Boiled Lobster

25 Jan

– Live, snapping, wriggling lobsters (1-2 pounders)
– Salted water
– Drawn butter, seasoned with garlic powder and basil
Your average run of the mill lobster.  This one's name is Frank.
Get out a big pot. I’m talking huge, the biggest you’ve got. Bigger than that, even. Fill it 3/4 full of cold, salted water. Bring to a rolling boil. Drop the live lobster into the boiling water (sometimes they “scream”, sometimes they don’t – this is *not* a task for the squeamish). Return water to a rolling boil. Boil lobsters for fifteen minutes. They will turn bright red. Wouldn’t you, if you were boiled alive? Serve with drawn butter.

For those of you who don’t know (and I can’t remember a time that I *didn’t* know how, being from Maine), here’s how you dig into a lobster (or you can go to Cape Porpoise Lobster’s website and look at their instructions under “Nutritional Info” – complete with diagram!):

  • Start with the two big claws. Grab them at the base of the claw, where they attach to the body. Remove with a twisting/pulling motion. Using those little pick thingies you use to remove the nutmeat out of a nut (heh – that sounded nasty, huh?), remove the meat from the claw and the joints. A nutcracker may be required for harder shelled lobster to remove the meat from the main part of the claw. Rest assured, this is the *best* part of the lobster.
  • Next is the tail. Grab the tail at the base where it attaches to the body. Using a back and forth/pulling motion, remove it from the body. (Ignore the ookey green gunk in the body at this time.) At the end of the tail, observe the flat shaped flippers (usually three or four) attached. Remove these, revealing a slot at the end of the shell perfect for fitting the end of a fork into. Fit the end of a fork into it, stabbing into the tail meat. Push the meat up through the tail shell out the large opening which was where the tail was attached to the body. Remove the center vein from the top of the tail meat – this can be accomplished by grabbing the straggly pieces of meat which probably have some of that ookey green gunk on it and pulling.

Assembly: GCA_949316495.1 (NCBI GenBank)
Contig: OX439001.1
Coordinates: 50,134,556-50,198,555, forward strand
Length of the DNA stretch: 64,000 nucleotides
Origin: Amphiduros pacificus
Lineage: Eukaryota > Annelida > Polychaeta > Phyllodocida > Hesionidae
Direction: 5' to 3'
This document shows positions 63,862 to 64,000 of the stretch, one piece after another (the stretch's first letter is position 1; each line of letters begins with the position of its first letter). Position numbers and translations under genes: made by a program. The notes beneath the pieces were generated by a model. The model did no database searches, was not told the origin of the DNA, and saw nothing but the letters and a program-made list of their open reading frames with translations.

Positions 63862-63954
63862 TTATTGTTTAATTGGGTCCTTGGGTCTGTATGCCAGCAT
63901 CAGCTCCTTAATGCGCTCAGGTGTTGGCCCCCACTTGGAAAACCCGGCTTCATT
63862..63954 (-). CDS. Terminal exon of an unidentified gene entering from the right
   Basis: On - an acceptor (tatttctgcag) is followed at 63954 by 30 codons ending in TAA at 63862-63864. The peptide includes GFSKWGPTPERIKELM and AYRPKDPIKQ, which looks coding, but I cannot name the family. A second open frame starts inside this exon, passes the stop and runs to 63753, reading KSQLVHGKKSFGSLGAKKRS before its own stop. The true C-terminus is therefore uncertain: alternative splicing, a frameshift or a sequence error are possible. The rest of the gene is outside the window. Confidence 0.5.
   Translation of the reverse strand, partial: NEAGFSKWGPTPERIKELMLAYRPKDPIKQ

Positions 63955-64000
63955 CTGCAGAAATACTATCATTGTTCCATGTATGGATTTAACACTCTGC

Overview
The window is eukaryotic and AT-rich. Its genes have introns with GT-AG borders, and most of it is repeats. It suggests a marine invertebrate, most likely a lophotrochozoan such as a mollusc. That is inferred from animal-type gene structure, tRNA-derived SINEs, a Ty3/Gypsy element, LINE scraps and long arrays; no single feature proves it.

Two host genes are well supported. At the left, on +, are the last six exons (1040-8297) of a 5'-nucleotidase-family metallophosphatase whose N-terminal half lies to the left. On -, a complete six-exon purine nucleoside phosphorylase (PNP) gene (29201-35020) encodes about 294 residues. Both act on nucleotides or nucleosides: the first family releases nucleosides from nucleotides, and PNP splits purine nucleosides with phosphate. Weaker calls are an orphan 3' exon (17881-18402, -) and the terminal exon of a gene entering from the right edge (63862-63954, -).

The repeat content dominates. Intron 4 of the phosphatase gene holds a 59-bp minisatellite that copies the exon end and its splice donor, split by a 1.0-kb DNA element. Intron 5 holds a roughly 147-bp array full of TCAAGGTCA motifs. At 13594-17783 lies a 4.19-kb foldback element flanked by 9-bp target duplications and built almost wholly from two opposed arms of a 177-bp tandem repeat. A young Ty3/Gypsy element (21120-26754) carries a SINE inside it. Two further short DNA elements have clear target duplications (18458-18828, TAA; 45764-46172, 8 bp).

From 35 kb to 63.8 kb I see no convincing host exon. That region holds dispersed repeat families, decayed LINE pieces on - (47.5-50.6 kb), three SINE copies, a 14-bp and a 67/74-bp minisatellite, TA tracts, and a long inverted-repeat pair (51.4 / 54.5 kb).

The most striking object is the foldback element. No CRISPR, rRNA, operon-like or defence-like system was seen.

• See the set of (usually) six little legs on the underside of the body? They’ve got eeny-weeny pieces of meat in ’em. Snap off the ends of the legs and suck the meat out. Usually more work than I prefer to bother with, myself.
  • There’s rib meat on the underside of the body shell, if you break the back open and remove the “guts” of the lobster. Again, usually more work than I bother with.
  • Now we get to the Tomalley. The ookey green stuff. This is the lobster’s liver. There’s other stuff in there, too, that’s pink, and white, and gooey, and gross. All this stuff is considered a delicacy by some crazy people. All I know is, my grandmother’s cat sure as hell used to love it. Blech.

The members of our family prefer to remove all the meat from the lobster, putting it to soak in the butter as we go along, and then eat it all at once. Oh, yes, buttery messy slobbery goodness.


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